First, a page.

Intentions of the Holy Father for April

Ecology and Justice. That governments may foster the protection of creation and the just distribution of natural resources.
Hope for the Sick. That the Risen Lord may fill with hope the hearts of those who are being tested by pain and sickness.

Criteria of Emotional Maturity

I came across this list of seven criteria for qualifying one's own emotional maturity.  According to the little slip of paper with the list, emotionally mature people:

  1. Have the ability to deal constructively with reality;
  2. Have the capacity to adapt to change;
  3. Have a relative freedom from symptoms that are produced by tensions and anxiety;
  4. Have the capacity to find more satisfaction in giving than in receiving;
  5. Have the capacity to relate to other people in a consistent manner with mutual satisfaction and helpfulness;
  6. Have the capacity to sublimate, that is, to direct one's instinctive (hostile) energy into creative outlets;
  7. Have the capacity to love.
Of course, those of us who are immature are likely to still give ourselves passing marks.  Dietrich von Hildebrand tells us that we must always confront our actions, thoughts, and feelings with the person of Jesus, hold them up to Him as if to a mirror.  In doing so, we may come to feel judged or scolded - that is a temptation from the devil to believe that God is judging us.  We must not believe it.  The voice of Jesus calls out like a shepherd to sheep (Jn 10), and as we come to know Him better, we will hear His gentle voice leading us in the paths we should take, to be the men and women we should be.  If we try to listen to Him, He will not speak to us as He spoke to the spiritually-deaf pharisees.  When He speaks to us, even to say something very hard, as He must sometimes do, He will be as gentle as possible.  Very often, His message will arise in our hearts as a simple recognition of a hard truth about ourselves.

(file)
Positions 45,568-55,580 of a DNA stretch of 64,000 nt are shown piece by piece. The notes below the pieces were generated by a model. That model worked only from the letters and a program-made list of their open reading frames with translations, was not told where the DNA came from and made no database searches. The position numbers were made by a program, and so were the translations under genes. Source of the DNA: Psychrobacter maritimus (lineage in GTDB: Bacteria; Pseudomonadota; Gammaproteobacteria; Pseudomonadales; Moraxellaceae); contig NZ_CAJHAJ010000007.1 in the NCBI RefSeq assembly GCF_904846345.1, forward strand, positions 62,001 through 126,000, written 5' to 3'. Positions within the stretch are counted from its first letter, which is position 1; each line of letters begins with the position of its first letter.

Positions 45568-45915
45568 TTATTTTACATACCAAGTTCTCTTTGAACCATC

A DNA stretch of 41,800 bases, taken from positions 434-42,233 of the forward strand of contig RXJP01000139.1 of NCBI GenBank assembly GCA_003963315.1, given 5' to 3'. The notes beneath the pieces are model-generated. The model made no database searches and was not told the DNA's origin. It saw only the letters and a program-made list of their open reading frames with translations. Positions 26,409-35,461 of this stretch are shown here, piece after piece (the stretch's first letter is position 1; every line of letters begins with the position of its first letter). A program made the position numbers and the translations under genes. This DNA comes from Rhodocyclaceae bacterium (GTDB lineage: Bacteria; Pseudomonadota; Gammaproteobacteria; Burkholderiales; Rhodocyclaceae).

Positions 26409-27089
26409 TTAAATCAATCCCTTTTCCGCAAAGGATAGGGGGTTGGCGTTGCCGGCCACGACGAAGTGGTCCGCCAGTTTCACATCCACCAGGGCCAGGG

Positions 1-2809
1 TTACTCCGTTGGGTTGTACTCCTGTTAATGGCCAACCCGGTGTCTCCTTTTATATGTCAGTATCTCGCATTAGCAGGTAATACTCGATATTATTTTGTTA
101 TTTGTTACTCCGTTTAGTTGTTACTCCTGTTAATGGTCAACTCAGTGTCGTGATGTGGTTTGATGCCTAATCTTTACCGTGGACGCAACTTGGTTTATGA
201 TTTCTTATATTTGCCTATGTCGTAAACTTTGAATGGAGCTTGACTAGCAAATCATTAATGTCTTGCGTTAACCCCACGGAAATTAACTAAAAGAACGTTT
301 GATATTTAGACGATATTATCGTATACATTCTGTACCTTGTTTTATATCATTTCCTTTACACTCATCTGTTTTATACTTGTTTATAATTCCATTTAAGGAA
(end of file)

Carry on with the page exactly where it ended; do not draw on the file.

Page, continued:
"If today you hear His voice, harden not your hearts," (Ps 95:7-8; Heb 3:15)

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